When I was eight or nine years old I passed through a period in which I kept thinking about what kind of death frightened me most of all. That is nothing remarkable – people have such thoughts at that age. Life and death begin to be serious topics that one needs to come to terms with. Children are extremely serious creatures. Not least when they reach the age when they slowly take the step that changes them into conscious human beings – conscious of the fact that they have an identity that cannot be changed. Over the years what one looks like in a mirror changes, but behind that mirror image is always the real you.
Your identity is formed when you decide your attitude towards serious questions. That is something known to everybody who has not forgotten all about their childhood.
What frightened me more than anything else was falling through the ice on a lake or a river and being sucked underneath the ice sheet, unable to break through to the surface. To drown just underneath the ice through which you could see the sun shining. Suffocating in the cold water. Being overcome by panic from which no one could rescue you. Screaming without being heard. Screams that froze and turned into ice.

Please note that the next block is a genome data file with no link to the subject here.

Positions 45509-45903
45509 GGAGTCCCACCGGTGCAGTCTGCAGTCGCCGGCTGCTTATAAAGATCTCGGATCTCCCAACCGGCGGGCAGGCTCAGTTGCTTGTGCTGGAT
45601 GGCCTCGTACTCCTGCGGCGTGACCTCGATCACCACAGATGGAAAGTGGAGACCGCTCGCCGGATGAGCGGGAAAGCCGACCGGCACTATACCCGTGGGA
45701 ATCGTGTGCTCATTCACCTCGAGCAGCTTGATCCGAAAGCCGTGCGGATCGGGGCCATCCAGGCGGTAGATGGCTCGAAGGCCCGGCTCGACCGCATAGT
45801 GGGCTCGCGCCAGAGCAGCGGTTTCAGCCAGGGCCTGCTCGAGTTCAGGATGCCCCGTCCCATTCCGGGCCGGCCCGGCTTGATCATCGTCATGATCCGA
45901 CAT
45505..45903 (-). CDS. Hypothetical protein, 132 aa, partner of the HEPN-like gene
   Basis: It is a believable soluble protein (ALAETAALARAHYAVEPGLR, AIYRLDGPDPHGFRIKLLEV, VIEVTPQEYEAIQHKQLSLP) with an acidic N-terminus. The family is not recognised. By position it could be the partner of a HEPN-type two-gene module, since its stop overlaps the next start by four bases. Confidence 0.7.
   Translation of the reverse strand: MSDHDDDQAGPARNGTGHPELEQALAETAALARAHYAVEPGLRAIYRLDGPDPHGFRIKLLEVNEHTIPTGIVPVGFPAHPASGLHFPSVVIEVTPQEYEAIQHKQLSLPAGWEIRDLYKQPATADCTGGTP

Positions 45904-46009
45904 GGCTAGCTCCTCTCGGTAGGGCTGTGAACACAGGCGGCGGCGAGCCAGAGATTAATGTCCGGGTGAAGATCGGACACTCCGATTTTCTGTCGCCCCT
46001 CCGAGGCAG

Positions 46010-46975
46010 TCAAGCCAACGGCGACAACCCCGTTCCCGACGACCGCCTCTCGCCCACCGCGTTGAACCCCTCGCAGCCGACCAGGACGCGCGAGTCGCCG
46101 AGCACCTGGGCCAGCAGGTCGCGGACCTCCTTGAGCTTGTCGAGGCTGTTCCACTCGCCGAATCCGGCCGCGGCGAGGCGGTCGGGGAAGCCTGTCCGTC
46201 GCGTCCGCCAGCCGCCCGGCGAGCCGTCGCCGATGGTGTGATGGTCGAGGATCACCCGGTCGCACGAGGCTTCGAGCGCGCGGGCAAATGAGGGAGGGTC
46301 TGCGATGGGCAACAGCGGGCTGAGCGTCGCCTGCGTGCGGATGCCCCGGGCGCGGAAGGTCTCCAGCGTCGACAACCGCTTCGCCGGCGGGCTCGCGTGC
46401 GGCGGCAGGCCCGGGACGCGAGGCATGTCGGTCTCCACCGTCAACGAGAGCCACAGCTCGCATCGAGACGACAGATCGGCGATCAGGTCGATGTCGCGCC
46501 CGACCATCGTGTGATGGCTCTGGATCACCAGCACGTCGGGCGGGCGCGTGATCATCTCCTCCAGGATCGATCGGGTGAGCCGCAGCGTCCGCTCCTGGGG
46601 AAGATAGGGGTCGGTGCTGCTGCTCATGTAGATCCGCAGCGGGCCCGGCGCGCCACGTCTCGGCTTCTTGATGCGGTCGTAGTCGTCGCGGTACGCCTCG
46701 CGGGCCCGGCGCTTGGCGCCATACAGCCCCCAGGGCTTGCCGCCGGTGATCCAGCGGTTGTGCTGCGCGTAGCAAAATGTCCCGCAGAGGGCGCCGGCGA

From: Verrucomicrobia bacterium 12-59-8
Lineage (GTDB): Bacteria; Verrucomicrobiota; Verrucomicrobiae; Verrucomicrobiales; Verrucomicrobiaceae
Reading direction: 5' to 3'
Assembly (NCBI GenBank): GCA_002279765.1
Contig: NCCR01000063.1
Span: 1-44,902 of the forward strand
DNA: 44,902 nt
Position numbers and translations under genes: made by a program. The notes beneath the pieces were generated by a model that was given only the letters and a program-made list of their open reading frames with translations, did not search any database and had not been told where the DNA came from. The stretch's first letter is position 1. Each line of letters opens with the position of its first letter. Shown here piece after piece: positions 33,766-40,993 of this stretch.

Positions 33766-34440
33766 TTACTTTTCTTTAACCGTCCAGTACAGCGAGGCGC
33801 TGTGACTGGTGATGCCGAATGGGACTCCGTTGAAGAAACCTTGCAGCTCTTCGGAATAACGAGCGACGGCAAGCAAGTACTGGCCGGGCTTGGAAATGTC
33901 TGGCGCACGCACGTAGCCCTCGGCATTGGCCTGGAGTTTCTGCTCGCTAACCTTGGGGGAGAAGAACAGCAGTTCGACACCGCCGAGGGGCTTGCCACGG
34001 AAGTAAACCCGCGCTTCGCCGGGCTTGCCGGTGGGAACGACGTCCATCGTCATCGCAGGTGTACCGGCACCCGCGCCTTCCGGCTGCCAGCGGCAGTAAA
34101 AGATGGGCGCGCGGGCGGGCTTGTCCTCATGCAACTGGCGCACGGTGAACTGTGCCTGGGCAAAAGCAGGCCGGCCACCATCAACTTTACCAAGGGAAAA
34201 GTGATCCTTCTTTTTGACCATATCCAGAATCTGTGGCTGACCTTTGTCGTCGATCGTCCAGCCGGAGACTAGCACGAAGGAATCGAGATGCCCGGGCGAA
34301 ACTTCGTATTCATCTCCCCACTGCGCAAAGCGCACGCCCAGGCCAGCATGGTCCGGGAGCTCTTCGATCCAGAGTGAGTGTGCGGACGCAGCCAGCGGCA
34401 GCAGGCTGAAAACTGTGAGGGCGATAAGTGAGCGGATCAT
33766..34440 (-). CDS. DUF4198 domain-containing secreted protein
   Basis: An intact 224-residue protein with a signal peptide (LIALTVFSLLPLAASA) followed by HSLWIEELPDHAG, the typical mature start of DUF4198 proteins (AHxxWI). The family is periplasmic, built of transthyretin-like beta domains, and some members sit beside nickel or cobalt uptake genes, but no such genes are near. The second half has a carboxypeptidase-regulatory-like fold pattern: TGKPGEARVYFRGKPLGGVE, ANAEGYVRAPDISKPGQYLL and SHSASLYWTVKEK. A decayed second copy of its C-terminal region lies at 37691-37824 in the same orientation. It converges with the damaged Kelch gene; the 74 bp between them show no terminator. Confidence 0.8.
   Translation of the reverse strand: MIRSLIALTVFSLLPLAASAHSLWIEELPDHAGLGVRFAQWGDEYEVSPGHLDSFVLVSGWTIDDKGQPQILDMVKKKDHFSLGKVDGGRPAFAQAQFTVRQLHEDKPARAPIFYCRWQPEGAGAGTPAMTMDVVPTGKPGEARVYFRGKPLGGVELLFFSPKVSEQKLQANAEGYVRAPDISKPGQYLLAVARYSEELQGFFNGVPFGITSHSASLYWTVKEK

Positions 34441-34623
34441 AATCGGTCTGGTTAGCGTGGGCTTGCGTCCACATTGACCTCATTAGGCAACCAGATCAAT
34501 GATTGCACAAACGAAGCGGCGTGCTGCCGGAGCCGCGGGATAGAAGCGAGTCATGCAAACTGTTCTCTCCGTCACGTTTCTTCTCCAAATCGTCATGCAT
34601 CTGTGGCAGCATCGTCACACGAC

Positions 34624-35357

That kind of fear was not so strange: I grew up in the province of Härjedalen where the winters were long and severe.
Around that time, a girl about my age actually did fall through the all-too-thin ice on the Sandtjärn lake. I was there when they recovered her body. The word had spread very fast through Sveg. Everybody came running up. It was a Sunday. Her parents were standing next to the lake where the black water in the hole stood out among all the whiteness of the ice and snow. When the volunteer firemen had dragged out the girl with their grappling irons, her parents didn’t react as they would have done in a film or a book. They didn’t burst into tears. They were completely silent. It was others who wept. Her teacher, I recall. The vicar and the girl’s closest friends.
Somebody vomited into the snow. It was very quiet. The white clouds of breath coming out of everybody’s mouths were like incomprehensible smoke signals.
Henning Mankell, Quicksand: What It Means to Be a Human Being translated by the late Laurie Thompson
(from here) The Guardian